Microsoft at ICALP 2023: Deploying cloud capacity robustly against power failures

This research paper was accepted by the 50th EATCS International Colloquium on Automata, Languages and Programming (ICALP 2023), which is dedicated to advancing the field of theoretical computer science.

Image that includes the blog title, ”Microsoft at ICALP 2023: Deploying cloud capacity robustly against power failures.” It also shows the ICALP 2023 logo, which is in Paderborn, Germany, and an image of the first page of the published paper. The background is a subtle abstract design.

In the rapidly evolving landscape of cloud computing, escalating demand for cloud resources is placing immense pressure on cloud providers, driving them to consistently invest in new hardware to accommodate datacenters’ expanding capacity needs. Consequently, the ability to power all this hardware has emerged as a key bottleneck, as devices that power datacenters have limited capacity and necessitate efficient utilization. Efficiency is crucial, not only to lower operational costs and subsequently prices to consumers, but also to support the sustainable use of resources, ensure their long-term availability, and preserve the environment for future generations.

At the same time, it is of the utmost importance to ensure power availability for servers, particularly in the event of a power device failure. Modern datacenter architectures have adopted a strategy to mitigate this risk by avoiding the reliance on a single power source for each server. Instead, each server is powered by two devices. Under normal operations, a server draws half its required power from each device. In the event of a failover, the remaining device steps in to support the server’s full power demand, potentially operating at an increased capacity during the failover period.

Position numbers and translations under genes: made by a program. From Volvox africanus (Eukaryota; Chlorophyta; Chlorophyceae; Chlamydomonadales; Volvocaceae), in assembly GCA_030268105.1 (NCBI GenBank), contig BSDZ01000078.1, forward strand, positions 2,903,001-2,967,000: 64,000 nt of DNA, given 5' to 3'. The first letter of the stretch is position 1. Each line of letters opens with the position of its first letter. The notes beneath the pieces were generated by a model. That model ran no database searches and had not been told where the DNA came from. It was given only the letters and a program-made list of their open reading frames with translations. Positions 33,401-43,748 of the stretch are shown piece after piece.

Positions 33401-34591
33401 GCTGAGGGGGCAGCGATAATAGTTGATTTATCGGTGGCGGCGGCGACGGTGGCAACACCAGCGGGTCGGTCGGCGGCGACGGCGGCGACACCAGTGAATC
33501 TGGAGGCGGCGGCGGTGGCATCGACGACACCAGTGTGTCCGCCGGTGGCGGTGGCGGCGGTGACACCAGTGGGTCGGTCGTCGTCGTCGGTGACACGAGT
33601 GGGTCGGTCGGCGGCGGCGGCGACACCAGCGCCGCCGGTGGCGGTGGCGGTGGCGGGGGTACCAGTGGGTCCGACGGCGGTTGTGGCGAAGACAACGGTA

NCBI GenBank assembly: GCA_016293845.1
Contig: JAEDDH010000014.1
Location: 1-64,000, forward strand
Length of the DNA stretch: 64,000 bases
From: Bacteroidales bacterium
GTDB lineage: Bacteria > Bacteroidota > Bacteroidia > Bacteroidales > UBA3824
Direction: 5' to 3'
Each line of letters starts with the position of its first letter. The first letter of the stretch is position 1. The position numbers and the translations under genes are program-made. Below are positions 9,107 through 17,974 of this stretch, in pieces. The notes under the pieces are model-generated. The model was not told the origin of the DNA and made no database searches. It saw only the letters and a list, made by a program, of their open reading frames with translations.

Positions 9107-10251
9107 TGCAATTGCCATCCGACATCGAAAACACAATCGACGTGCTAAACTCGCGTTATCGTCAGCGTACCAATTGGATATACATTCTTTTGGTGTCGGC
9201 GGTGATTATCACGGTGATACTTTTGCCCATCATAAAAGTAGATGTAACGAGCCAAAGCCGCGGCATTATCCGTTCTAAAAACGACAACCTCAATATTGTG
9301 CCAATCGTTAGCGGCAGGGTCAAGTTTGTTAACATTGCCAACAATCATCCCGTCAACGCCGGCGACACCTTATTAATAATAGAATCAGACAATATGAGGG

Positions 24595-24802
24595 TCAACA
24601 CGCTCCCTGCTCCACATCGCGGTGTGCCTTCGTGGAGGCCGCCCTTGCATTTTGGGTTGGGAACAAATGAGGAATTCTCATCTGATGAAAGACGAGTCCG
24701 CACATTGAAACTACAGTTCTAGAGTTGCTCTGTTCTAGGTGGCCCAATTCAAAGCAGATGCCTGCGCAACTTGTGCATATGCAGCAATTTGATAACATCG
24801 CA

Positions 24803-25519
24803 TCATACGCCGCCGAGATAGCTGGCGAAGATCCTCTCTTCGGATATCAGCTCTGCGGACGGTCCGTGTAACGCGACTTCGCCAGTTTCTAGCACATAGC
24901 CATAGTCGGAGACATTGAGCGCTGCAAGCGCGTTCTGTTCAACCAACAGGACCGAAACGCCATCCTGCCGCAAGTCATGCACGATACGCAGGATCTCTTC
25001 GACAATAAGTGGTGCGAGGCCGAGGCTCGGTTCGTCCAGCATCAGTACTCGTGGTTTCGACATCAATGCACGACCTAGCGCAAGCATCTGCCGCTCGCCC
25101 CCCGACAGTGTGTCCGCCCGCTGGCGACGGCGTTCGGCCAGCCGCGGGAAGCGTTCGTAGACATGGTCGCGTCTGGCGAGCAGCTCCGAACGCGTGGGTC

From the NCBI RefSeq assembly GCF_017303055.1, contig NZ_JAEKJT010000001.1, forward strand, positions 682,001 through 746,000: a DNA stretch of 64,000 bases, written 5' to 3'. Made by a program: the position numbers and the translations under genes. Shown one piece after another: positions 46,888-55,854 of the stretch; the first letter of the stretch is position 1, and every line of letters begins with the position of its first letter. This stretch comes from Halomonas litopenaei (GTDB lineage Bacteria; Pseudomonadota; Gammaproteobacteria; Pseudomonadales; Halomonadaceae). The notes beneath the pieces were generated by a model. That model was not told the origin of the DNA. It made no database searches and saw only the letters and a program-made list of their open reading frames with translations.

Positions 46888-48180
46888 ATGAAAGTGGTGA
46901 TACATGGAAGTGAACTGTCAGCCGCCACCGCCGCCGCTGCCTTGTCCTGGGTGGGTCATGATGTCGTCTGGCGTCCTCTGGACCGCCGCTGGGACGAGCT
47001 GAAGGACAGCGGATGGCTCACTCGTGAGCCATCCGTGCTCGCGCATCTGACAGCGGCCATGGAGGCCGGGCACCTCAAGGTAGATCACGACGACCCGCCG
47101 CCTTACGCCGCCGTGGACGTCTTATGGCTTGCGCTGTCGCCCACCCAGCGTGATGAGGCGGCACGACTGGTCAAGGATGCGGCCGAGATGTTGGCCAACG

Two diagrams depicting the power allocation of three servers (1, 2, and 3) to three power devices (a, b, and c). The first diagram shows the allocation in normal operations with server 1 taking half of its power from device a and half from device b, server 2 being split half and half on devices a and c, and server 3 on devices b and c. The second diagram shows the failover due to device c becoming unavailable; now device a must support the full power of server 2, and device b the full power of server 3, server 1 is still taking power from both devices a and b.
Figure 1: This diagram depicts the power allocation of three servers (1, 2, and 3) to the power devices (a, b, and c) that serve them, during both normal operations and in a failover scenario. The height of each power device represents its capacity, and the height of each server within those power devices shows its power consumption. During failover, the servers have fewer devices from which to draw power, resulting in increased energy consumption from the resources available.

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Challenges of optimizing power allocation

In our paper, “Online Demand Scheduling with Failovers,” which we’re presenting at the 50th EATCS International Colloquium on Automata, Languages and Programming, (ICALP 2023), we explore a simplified model that emphasizes power management to determine how to optimally place servers within a datacenter. Our model contains multiple power devices and new servers (demands), where each power device has a normal capacity of 1 and a larger failover capacity, B. Demands arrive over time, each with a power requirement, and we must irrevocably assign each demand to a pair of power devices with sufficient capacity. The goal is to maximize the total power of the assigned demands until we are forced to reject a demand due to lack of power. This helps us maximize the usage of the available power devices.

One crucial aspect of this model is the presence of uncertainty. We assign capacity for each demand without knowing future needs. This uncertainty adds complexity, as selection of device pairs for each demand must be carefully executed to avoid allocations that could hinder the placement of future demands. Figure 2 provides an illustration.

Two diagrams, each showing four power devices a, b, c, and d, and demands that have per-device power requirement ¼ each. The first diagram is labelled “bad assignment” and has two demands that take their power from a and b, and two demands from c and d. The second diagram is labelled “good assignment” and has six demands total, each on a different pair of devices.